So they're much, much more powerful jumpers.
NARRATOR: Greater power equals a longer jump.
To produce more power, they have especially large leg muscles.
The muscles act like an elastic band, so squirrels crouch to pre-stretch them for an extra little snap of force.
♪♪ The next stage is flight.
BYRNES: It will then very quickly extend its hind limbs, its forelimbs will reach out and basically start reaching towards the target.
NARRATOR: The target is the landing platform, which Greg has modified.
It measures the pressure Cedar puts down through his paws on impact... and reveals that the force would be enough for Cedar to hurt himself.
BYRNES: Then, when they land, they can land with a force of about 15 body weights, and so they need to find ways to basically reduce that landing force, and one of the things they do is they make sure they get all 4 limbs on the ground at the same time.
NARRATOR: This spreads the landing force between all four feet.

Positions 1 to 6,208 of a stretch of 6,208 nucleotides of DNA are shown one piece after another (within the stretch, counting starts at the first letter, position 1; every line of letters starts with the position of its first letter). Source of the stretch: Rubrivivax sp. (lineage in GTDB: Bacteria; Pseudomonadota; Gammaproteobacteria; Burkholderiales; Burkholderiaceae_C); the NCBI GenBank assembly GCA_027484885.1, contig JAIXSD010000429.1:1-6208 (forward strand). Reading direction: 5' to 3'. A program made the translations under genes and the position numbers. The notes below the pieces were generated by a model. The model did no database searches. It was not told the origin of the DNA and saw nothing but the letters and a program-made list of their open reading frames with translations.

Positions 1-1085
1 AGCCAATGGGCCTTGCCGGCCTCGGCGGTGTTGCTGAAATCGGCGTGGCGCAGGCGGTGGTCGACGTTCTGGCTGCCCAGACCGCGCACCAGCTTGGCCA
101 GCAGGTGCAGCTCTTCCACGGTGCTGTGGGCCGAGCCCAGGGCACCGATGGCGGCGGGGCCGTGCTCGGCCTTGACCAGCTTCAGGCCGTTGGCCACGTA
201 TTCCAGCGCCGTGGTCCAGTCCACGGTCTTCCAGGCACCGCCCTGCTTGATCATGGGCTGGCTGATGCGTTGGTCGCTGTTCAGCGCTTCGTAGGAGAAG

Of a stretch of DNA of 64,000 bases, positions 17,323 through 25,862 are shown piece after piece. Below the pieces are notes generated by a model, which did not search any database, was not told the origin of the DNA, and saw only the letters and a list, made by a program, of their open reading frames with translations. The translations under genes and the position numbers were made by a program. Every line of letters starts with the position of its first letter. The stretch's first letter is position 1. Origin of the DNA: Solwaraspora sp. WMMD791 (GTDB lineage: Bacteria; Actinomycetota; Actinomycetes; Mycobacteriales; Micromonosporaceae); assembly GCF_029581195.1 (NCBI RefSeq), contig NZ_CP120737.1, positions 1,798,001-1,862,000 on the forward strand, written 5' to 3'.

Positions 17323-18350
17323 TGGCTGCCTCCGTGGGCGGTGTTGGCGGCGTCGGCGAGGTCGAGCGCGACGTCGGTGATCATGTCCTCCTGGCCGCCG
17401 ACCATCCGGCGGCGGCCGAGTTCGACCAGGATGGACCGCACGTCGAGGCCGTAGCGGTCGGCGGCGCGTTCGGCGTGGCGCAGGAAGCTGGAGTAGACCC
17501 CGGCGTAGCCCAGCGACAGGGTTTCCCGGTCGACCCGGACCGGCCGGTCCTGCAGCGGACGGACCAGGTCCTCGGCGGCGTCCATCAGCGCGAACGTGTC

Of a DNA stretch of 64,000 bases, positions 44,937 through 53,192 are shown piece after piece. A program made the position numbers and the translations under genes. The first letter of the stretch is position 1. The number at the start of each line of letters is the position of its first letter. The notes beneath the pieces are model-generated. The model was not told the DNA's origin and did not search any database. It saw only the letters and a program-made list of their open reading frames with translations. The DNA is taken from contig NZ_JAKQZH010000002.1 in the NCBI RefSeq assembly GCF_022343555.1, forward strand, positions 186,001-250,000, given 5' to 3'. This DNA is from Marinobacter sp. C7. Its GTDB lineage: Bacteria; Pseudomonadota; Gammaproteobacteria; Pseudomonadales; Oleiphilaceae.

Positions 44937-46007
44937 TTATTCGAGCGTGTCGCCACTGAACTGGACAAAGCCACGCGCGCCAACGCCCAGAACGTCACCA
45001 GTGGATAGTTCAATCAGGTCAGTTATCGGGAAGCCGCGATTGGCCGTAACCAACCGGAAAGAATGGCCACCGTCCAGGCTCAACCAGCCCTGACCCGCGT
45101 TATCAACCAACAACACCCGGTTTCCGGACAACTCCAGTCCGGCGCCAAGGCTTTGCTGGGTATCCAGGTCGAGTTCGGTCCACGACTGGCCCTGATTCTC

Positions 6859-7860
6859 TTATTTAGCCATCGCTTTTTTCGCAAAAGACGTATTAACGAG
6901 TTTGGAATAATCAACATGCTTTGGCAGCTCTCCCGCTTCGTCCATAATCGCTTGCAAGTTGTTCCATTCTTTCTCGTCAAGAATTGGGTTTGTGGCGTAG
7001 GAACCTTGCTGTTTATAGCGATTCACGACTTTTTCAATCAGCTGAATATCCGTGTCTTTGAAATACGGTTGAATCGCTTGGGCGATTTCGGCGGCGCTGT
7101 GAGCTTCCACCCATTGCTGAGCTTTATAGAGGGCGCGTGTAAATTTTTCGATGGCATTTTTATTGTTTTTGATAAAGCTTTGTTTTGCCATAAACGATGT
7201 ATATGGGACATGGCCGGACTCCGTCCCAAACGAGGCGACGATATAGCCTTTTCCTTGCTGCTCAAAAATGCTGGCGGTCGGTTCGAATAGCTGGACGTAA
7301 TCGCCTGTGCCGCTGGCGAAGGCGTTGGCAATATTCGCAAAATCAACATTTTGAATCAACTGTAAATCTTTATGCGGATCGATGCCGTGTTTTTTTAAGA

Bending their legs also helps absorb more of the impact.
Greg has discovered that combining these adaptations allows gray squirrels like Cedar to complete huge leaps.
It's the equivalent of a human jumping two bus lengths... from a standing start!
♪♪ But there's another squirrel who easily beats that record.
In the far north of America, a nocturnal member of the squirrel family searches for fungi, its favorite food.
But fungi are spread in random patches throughout the forest, and the squirrel has to cover large distances to find them.
So this squirrel has evolved a special talent.
The northern flying squirrel is just six inches long and weighs the same as a typical smartphone.
Yet it can leap almost 150 feet between trees.
♪♪ Its 'wings' allow it to glide through the canopy.